How This School Landed a Big Life Sciences Gift

In 2014, billionaire Tim Boyle and his wife Mary gave $10 million to the Knight Cancer Institute at Oregon Health & Science University creating a mentorship fund to honor the late Hildegard Lamfrom, Boyle's aunt, who passed away from cancer. The Boyle family also lost patriarch Neal Boyle to a heart attack decades ago, leaving Boyle and his mother Gert to rescue their then fledgling family company, Columbia Sportswear. Today, Columbia is a $2.1 billion retailer and Gert serves as chair, while Boyle is CEO. 

The University of Oregon recently received another $10 million gift from the Boyles, this time in support of life sciences research. The funds will support UO's aquatic animal care facility, an important part of life sciences research at the university, as well as fund the acquisition of state-of-the art technology and expand facilities dedicated to genomics research.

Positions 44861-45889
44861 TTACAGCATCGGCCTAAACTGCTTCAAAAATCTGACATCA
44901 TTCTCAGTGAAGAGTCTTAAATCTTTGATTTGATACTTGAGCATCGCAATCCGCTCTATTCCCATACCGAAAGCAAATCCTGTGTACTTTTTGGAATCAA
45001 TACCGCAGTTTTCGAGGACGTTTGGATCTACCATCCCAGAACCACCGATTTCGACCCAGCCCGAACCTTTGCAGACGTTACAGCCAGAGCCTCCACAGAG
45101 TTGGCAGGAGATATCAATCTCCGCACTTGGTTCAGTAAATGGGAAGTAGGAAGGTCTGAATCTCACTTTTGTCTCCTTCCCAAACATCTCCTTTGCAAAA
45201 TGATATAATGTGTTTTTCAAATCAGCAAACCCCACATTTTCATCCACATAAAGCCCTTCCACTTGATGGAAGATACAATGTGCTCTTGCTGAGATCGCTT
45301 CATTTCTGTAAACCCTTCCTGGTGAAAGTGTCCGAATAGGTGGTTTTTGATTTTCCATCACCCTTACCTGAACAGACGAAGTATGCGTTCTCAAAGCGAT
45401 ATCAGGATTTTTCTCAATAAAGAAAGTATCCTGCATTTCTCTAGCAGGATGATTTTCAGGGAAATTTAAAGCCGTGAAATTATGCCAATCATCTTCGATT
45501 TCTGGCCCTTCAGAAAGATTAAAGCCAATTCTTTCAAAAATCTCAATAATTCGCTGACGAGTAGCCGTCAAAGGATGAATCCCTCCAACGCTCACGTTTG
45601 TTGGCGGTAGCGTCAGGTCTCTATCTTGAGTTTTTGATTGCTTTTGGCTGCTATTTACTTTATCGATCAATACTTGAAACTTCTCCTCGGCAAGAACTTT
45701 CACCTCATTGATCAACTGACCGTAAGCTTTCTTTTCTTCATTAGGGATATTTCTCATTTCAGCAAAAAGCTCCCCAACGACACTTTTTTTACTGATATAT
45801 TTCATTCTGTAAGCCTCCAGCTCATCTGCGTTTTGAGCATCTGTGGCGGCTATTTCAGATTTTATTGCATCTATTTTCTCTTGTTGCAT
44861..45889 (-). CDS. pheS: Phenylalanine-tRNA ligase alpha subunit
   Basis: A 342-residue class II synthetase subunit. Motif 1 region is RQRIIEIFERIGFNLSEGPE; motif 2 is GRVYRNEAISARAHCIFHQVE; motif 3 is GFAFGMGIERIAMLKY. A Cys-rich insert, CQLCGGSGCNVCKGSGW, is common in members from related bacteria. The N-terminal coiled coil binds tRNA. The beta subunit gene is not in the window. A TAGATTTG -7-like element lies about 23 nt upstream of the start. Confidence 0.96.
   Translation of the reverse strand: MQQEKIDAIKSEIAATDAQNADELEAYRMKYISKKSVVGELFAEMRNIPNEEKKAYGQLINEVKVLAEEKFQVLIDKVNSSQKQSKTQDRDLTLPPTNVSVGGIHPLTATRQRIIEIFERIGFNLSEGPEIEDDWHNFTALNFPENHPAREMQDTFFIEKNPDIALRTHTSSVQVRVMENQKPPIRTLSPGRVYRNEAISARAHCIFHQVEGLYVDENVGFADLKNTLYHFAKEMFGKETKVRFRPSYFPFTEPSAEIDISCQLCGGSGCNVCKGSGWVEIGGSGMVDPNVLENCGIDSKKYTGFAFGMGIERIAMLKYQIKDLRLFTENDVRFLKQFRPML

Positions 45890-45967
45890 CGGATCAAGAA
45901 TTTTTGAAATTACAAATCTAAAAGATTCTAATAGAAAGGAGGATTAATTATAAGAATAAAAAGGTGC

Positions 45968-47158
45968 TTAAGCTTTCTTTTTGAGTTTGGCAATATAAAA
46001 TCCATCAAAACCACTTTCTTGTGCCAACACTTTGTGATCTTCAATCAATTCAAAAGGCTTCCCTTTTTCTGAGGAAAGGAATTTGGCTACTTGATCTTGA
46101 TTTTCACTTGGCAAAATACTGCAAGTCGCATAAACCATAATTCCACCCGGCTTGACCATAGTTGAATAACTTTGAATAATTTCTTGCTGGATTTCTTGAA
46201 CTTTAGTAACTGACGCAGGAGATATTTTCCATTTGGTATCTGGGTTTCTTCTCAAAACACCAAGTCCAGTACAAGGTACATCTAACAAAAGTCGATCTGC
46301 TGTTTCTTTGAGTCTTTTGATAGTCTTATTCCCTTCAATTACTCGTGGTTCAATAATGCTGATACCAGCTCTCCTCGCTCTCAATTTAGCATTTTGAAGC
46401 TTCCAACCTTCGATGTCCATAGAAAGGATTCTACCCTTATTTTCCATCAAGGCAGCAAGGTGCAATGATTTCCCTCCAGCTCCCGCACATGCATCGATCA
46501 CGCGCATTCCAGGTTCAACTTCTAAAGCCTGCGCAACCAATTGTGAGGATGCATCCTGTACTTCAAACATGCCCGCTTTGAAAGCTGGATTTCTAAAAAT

Interestingly enough, Boyle studied business and earned a degree in journalism while at UO, and Mary Boyle majored in fine and applied arts. The couple has supported these interest areas in the past. The couple has given to the School of Journalism and Communication and the Lundquist College of Business’ New Venture Championship program. They also established the Tim and Mary Boyle Chair in Materials Studies and Product Design in the School of Architecture and Allied Arts. As well, Boyle has served as a trustee for the UO Foundation and co-chaired the university’s last major fundraising campaign.

What's behind the couple's interest in life sciences, though?

Well, once again, Boyle's aunt and Gert's sister, Hildegard, plays a role. Hildegard fostered a four-decade career in the nascent field of molecular biology, and is considered one of the 20th century's most influential and accomplished women in the field. She worked with the likes of Francis Crick in Cambridge, and Linus Pauling at CalTech. Hildegard was also a member of UO research teams making pioneering strides in the life sciences. 

Given these personal motivations, it makes sense that the Boyle family would be aware of the kind of life sciences work going on at the University of Oregon, and feel compelled to continue supporting Hildegard's work. As Boyle puts it, "I’ve been around the university’s scientists, and I’ve always been impressed by the investments the university has made there... the results have been outstanding. I wanted to make sure that continued."